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 Table of Contents  
ORIGINAL ARTICLE
Year : 2021  |  Volume : 6  |  Issue : 2  |  Page : 155-161

Clinical audit of the management of pericarditis in children in a Tertiary Referral University Hospital in Egypt


Department of Pediatrics and Neonatology, Faculty of Medicine, Assiut University, Assiut, Egypt

Date of Submission12-Mar-2020
Date of Decision26-Mar-2020
Date of Acceptance24-Apr-2020
Date of Web Publication11-Jun-2021

Correspondence Address:
Aya G M. Ibrahiem
Department of Pediatrics and neonatology, ASSIUT University Hospitals, Assiut Univetsity, Assiut 71515
Egypt
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Source of Support: None, Conflict of Interest: None


DOI: 10.4103/JCMRP.JCMRP_25_20

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  Abstract 


Background
Globally, pericarditis is the commonest form of pericardial disease. Pediatric pericarditis has diverse etiologies and its available epidemiological data and management guidelines are sparse.
Objective
To evaluate the management of children with pericarditis attending Assiut University Children Hospital according to the European Society of Cardiology (ESC) guidelines (2015).
Patients and methods
This descriptive study was conducted at Assiut University Children Hospital, Assiut, Egypt, during the period of 1 year (from June 2017 to June 2018). During the study period, 30 children with pericarditis (due to different causes) were included (14 males and 16 females). Full history, cause of pericarditis, symptoms, and signs were taken. Some investigations, including laboratory and radiological were recorded. Therapy and medication and the outcome measures were assessed. In addition, the approach of doctors toward the application of the ESC guidelines was investigated.
Results
Idiopathic pericarditis was the most common cause of pericarditis (43.3%) followed by renal (20.0%), autoimmune (16.7%), tuberculosis (10.0%), and malignant (10.0%) causes. Chest pain (61–100%) followed by dyspnea (40.0%) was the most common presenting symptom. Tachycardia was a common sign in all cases, followed by muffled heart sound (in approximately two-thirds of cases), friction rub, jugular vein distention, and pulsus paradoxus, successively. Of the 30 included cases, 14 (46.6%) cases improved, nine (30.0%) cases got recurrent pericarditis, and seven (23.3%) cases died.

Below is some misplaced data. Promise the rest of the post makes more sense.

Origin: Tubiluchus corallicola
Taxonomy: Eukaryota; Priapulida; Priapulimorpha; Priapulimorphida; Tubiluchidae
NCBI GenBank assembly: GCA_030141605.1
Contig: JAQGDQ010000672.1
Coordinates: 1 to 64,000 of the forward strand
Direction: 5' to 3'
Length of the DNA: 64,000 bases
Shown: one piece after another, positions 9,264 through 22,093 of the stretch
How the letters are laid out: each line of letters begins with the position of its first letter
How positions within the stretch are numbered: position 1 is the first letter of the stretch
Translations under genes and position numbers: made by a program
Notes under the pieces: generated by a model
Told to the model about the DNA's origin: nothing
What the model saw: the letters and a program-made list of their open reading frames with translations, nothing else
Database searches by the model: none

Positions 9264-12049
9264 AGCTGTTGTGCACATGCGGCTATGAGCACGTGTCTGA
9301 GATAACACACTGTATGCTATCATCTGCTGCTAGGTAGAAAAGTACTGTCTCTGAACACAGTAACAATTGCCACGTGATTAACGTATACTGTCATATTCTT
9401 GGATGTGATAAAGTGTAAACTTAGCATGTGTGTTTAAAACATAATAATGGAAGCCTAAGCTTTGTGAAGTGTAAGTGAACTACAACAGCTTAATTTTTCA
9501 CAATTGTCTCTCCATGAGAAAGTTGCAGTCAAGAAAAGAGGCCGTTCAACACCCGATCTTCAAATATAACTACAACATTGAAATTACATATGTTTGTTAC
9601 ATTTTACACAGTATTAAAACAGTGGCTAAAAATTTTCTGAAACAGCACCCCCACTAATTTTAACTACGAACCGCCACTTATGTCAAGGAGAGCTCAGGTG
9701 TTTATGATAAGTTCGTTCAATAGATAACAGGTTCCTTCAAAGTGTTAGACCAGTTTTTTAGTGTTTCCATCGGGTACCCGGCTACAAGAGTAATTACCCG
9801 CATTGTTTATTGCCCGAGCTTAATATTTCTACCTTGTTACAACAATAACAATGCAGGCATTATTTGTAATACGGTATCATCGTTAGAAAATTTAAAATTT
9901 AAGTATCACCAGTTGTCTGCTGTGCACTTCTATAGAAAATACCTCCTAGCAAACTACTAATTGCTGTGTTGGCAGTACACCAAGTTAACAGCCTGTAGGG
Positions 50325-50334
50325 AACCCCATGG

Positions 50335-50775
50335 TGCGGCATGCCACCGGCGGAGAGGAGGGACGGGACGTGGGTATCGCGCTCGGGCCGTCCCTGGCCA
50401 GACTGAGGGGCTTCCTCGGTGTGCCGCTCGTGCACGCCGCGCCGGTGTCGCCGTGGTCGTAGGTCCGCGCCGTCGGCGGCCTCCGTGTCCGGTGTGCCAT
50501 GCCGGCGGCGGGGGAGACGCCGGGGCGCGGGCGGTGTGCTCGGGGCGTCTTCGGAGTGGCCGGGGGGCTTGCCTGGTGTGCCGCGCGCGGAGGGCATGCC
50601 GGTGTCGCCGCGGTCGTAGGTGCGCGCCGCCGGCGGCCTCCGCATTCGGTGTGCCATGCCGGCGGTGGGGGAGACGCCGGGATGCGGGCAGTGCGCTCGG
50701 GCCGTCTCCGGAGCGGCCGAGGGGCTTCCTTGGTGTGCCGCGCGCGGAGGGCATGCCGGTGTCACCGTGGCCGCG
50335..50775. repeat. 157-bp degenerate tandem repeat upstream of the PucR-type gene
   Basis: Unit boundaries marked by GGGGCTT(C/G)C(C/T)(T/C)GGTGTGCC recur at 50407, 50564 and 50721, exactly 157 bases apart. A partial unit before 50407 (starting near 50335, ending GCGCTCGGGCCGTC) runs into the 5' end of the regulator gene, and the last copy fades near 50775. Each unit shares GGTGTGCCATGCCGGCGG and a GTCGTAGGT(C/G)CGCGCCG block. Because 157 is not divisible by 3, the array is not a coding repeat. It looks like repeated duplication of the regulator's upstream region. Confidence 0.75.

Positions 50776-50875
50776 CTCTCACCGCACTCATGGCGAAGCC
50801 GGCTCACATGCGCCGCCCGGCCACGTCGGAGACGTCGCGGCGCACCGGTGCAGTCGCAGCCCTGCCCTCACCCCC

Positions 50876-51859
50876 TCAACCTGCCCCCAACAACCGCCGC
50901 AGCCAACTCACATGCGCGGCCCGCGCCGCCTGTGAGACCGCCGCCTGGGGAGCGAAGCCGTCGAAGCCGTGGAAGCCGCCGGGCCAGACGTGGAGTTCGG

Conclusion
The ESC guidelines (2015) help improve the management of pediatric pericarditis. It was followed by a reasonable percentage of our cases. It is strongly recommended for doctors to be trained to apply these guidelines. Future multicenter, long-term prospective studies are needed to develop therapeutic recommendations for pericarditis in pediatric patients in addition to understanding the pathophysiology for improving the outcome.

Keywords: management, pediatric, pericarditis


How to cite this article:
M. Mohammed NA, A. Abd-Allah Tammam FA, M. Ibrahiem AG. Clinical audit of the management of pericarditis in children in a Tertiary Referral University Hospital in Egypt. J Curr Med Res Pract 2021;6:155-61

How to cite this URL:
M. Mohammed NA, A. Abd-Allah Tammam FA, M. Ibrahiem AG. Clinical audit of the management of pericarditis in children in a Tertiary Referral University Hospital in Egypt. J Curr Med Res Pract [serial online] 2021 [cited 2021 Sep 21];6:155-61. Available from: http://www.jcmrp.eg.net/text.asp?2021/6/2/155/318197




  Introduction Top


Globally, pericarditis is the commonest form of pericardial disease. It is an inflammatory condition of the pericardium and proximal great vessels, and it has diverse etiologies, including infectious and noninfectious causes [1]. Pediatric pericarditis has sparse epidemiological data. It has an estimated incidence varying from 0.1 to 0.2% [2]. Moreover, an incidence of 27.7/1 00 000 population per year was reported [3]; besides, it accounts for approximately 5% of cases experiencing chest pain in emergency departments [4].

Nowadays, the awareness of pericarditis has increased owing to the development of noninvasive diagnostic techniques, including echocardiography, computed tomography (CT), and cardiac magnetic resonance (CMR) imaging [5]. Diagnosis of pericarditis depends on clinical criteria, which include chest pain, pericardial rub, raised temperature, echocardiography, and ECG changes and pericardial effusion, whereas clinical recognition in children was strongly related to the type and intensity of the pericardial reaction [6]. As the symptoms may be nonspecific, high suspicion is mandatory for the diagnosis of pericarditis in children [7].

Related etiologies and complications in addition to management protocols for pediatric pericarditis are poorly characterized compared with adults [8]. Management of pediatric pericarditis is correlated with the cause of the pericarditis. It may include supportive care, pain control in addition to the antibiotic therapy, pericardiocentesis, open pericardial drainage, or pericardiectomy as needed [9]. The 2015 ESC guidelines are an update of the previous edition (2004) on the diagnosis and management of pericardial diseases [4]. The objective of this study was to evaluate the management of children with pericarditis attending Assiut University Children Hospital according to the 2015 ESC guidelines.


  Patients and methods Top


This is a clinical audit descriptive study that was conducted at Assiut University Children Hospital, Assiut, Egypt, during the period of 1 year (from June 2017 to June 2018).